- 1 [intransitive, transitive] to think carefully about the different possibilities that are available and choose one of them It's up to you to decide. I can't tell you what to do—you'll have to decide for yourself. decide between A and B It was difficult to decide between the two candidates. decide against something They decided against taking legal action. decide what, whether, etc… I can't decide what to wear. She couldn't decide whether he was telling the truth or not. decide (that)… She decided (that) she wanted to live in France. decide to do something We decided not to go away after all. Why did you decide to look for a new job? decide something We might be hiring more people, but nothing has been decided yet. it is decided (that)… It was decided (that) the school should purchase new software. Thesauruscheatlie trick fool deceive betray conThese words all mean to make someone believe something that is not true, especially in order to get what you want.cheat to make someone believe something that is not true, in order to get money or something else from them:She cheated on her taxes. I was cheated out of my fair share. Cheat also means to act in a dishonest way in order to gain an advantage, especially in a game, competition, or exam:Copying someone else's answers is one kind of cheating.lie to say or write something that you know is not true:He lied about his age. Don't lie to me.trick to make someone believe something that is not true, especially in a skillful way, in order to get what you want:She tricked him into handing over all his savings.fool to make someone believe something that is not true, especially in order to laugh at them or to get what you want:Just don't be fooled by these statistics.deceive to make someone believe something that is not true, especially someone who trusts you, in order to get what you want:I don't know how he deceived me so well.betray to hurt someone who trusts you, especially by deceiving them or not being loyal to them:She felt betrayed when she found out the truth about him.con (informal) to deceive someone, especially in order to get money from them or get them to do something for you:My grandfather was conned out of $10,000 by criminals.which word?Many of these words involve making someone believe something that is not true, but some of them are more disapproving than others. Deceive is probably the worst because people typically deceive friends, relations, and others who know and trust them. People may feel cheated/betrayed by someone in authority whom they trusted to look after their interests. If someone cheats/tricks/fools/cons you, they may get something from you and make you feel stupid. However, someone might fool you just as a joke; and to trick someone is sometimes seen as a skillful thing to do, if the person being tricked is seen as a bad person who deserves it.Patterns to cheat/trick/fool/con somebody out of something to fool/trick/con somebody into doing something to feel cheated/tricked/fooled/deceived/betrayed/conned to fool/deceive yourself to cheat/trick/con your way into something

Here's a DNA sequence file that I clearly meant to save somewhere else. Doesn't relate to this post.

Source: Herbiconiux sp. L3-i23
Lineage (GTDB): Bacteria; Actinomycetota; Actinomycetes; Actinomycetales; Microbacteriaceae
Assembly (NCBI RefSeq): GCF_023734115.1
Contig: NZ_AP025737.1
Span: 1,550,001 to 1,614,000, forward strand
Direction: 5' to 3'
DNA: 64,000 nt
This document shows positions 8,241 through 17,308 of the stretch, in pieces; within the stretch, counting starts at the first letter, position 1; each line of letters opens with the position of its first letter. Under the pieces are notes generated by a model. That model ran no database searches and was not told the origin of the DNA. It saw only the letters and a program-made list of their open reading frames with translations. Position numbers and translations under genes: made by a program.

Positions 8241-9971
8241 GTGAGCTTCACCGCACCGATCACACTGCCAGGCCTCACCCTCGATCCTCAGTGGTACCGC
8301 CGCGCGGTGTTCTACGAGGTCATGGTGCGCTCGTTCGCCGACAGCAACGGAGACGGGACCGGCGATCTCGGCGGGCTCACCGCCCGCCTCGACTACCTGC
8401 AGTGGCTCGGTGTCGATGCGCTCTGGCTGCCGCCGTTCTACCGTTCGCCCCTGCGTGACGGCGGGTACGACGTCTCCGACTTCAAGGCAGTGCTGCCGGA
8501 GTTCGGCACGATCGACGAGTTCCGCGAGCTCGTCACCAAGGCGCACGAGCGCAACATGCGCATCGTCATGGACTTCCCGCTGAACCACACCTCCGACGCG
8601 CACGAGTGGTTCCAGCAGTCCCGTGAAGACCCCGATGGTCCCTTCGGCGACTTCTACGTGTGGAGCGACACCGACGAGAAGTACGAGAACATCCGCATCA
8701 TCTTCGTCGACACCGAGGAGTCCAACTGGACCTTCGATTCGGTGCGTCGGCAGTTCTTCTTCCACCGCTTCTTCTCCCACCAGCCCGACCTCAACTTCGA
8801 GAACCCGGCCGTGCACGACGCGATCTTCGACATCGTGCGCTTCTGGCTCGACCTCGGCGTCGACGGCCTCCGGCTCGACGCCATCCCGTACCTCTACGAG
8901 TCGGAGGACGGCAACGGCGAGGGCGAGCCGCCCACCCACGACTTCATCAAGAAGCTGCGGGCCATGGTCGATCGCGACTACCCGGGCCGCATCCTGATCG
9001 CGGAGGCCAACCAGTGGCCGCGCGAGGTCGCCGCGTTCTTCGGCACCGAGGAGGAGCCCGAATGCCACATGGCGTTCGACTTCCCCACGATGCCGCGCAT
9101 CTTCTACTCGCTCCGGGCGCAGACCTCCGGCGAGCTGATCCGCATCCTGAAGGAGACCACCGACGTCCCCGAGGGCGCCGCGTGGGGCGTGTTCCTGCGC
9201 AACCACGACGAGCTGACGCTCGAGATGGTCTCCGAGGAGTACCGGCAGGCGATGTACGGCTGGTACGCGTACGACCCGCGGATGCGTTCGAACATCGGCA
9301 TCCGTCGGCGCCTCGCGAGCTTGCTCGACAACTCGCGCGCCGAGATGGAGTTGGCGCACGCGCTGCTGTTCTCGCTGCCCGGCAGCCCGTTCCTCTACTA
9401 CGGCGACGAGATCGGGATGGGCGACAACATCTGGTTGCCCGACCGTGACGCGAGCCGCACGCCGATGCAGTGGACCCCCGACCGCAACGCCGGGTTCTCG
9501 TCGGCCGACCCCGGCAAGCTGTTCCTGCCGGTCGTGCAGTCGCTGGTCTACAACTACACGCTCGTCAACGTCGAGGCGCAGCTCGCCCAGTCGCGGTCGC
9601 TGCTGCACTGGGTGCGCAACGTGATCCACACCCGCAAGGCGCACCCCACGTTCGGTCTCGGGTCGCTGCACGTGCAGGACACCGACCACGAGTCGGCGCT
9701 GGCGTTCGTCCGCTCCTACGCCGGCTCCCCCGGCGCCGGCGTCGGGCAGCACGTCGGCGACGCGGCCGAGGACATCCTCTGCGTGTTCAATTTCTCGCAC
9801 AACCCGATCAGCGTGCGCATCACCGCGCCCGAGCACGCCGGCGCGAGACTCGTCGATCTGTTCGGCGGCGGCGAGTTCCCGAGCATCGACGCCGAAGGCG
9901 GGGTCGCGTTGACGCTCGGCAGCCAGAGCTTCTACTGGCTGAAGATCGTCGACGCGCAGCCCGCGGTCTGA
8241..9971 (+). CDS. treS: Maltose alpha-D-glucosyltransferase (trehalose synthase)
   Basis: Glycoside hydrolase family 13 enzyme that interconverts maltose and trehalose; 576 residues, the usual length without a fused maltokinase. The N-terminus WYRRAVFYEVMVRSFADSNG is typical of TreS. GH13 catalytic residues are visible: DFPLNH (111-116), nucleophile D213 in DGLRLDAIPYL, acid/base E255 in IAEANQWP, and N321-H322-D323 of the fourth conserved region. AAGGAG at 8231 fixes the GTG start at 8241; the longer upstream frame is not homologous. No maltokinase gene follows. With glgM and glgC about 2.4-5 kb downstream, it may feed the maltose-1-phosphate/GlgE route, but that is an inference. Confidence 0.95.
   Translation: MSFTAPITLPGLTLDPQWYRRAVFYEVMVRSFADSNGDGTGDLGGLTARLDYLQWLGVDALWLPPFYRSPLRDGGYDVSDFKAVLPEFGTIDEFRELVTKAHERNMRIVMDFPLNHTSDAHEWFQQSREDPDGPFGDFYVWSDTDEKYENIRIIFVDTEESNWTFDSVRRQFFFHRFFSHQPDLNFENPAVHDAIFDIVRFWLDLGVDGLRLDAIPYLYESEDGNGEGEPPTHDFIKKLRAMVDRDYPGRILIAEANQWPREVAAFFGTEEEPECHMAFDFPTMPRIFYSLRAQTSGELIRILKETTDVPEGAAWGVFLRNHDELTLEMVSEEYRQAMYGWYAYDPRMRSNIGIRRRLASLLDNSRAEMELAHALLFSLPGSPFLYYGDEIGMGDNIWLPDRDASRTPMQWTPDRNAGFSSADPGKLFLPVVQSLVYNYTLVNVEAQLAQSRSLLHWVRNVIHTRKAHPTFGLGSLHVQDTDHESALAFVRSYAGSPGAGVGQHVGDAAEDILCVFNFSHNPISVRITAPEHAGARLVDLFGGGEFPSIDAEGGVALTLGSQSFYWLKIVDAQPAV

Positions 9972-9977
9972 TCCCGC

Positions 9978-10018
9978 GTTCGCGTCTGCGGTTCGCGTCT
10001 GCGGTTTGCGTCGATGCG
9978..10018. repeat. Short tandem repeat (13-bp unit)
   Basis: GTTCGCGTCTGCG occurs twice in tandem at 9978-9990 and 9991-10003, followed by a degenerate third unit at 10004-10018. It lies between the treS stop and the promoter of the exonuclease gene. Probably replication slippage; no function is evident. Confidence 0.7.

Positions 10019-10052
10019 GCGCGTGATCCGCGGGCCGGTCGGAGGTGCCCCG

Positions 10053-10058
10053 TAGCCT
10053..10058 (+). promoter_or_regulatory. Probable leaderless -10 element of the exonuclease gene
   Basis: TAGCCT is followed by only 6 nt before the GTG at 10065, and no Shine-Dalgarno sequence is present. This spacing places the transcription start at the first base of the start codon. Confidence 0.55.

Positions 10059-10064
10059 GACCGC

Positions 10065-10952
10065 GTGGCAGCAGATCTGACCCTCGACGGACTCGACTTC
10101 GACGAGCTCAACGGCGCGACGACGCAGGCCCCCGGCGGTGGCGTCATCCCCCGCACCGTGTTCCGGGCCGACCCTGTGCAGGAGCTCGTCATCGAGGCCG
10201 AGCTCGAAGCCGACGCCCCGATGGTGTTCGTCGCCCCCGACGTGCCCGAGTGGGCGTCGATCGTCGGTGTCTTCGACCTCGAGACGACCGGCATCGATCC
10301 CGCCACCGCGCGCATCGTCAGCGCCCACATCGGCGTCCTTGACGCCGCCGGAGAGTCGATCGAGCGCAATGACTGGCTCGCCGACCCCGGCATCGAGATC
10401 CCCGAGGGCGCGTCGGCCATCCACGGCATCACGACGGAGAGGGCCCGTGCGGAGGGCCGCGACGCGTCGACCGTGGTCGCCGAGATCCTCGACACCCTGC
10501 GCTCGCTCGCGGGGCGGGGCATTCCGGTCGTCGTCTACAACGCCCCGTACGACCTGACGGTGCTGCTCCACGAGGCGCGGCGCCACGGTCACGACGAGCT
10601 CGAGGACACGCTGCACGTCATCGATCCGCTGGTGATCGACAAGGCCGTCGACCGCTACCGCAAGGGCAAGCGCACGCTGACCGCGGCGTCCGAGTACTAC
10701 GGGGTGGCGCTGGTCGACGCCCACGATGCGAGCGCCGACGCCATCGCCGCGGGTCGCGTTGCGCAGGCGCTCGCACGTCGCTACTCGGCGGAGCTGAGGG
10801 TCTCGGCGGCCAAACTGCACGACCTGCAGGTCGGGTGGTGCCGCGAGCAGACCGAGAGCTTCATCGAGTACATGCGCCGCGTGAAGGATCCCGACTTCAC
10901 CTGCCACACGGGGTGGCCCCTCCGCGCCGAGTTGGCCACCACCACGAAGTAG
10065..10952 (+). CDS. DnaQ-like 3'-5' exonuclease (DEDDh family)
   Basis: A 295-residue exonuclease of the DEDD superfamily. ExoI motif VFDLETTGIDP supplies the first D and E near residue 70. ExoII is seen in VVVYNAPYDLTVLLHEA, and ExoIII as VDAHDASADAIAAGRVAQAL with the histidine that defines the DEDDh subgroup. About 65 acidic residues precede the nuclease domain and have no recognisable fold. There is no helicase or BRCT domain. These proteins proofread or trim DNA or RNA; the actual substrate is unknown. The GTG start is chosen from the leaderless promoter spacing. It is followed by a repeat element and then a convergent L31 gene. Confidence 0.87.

- 2 [transitive, intransitive] (law) to make an official or legal judgment decide something The case will be decided by a jury. decide for/in favor of somebody decide in somebody's favor The court of appeals decided in their favor. decide against somebody It is always possible that the judge may decide against you.
- 3[transitive, intransitive] to affect the result of something decide (something) A mixture of skill and good luck decided the outcome of the game. decide if, whether, etc… A number of factors decide whether a movie will be successful or not.
- 4 [transitive] to be the reason why someone does something For most customers, price is the deciding factor. Word Familydecide verbdecision noun (≠indecision)decisive adjective (≠indecisive)undecided adjective Phrasal Verbsdecide on/upon something
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NAmE//dɪˈsaɪd//Verb Forms present simple I / you / we / they decide
he / she / it decides
past simple decided
-ing form deciding